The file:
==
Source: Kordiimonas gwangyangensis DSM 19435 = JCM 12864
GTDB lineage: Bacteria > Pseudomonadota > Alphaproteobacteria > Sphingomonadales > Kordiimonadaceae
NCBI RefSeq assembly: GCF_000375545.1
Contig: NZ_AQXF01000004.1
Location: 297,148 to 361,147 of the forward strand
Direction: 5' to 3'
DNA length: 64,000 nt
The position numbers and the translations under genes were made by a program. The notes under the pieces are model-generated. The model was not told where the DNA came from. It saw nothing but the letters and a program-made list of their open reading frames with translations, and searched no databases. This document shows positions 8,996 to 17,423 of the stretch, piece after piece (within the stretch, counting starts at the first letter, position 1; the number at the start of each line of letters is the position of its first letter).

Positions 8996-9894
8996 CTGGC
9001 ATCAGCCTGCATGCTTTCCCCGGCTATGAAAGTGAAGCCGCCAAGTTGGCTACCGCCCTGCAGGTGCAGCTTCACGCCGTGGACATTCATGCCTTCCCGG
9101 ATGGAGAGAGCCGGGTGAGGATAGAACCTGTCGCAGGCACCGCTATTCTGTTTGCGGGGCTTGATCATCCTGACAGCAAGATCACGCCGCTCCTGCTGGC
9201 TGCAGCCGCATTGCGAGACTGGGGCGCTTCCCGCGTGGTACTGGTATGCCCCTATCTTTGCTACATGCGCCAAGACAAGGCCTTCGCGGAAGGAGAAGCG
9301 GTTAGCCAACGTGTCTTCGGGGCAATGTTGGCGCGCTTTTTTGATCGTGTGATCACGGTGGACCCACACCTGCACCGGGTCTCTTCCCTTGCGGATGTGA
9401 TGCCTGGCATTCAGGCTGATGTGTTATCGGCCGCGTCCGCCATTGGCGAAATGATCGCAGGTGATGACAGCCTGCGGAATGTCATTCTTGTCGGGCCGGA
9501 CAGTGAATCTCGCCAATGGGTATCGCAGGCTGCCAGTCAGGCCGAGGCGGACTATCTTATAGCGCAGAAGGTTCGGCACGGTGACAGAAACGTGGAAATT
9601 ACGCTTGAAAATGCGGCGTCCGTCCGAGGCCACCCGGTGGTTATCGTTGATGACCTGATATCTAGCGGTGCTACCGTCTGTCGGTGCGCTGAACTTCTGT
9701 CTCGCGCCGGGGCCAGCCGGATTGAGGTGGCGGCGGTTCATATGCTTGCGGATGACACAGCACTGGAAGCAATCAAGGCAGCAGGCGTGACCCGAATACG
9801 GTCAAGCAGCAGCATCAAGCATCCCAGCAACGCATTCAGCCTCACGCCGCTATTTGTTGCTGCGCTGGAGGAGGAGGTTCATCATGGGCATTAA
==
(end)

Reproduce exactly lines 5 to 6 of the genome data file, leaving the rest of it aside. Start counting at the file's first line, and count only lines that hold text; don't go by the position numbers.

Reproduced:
Location: 297,148 to 361,147 of the forward strand
Direction: 5' to 3'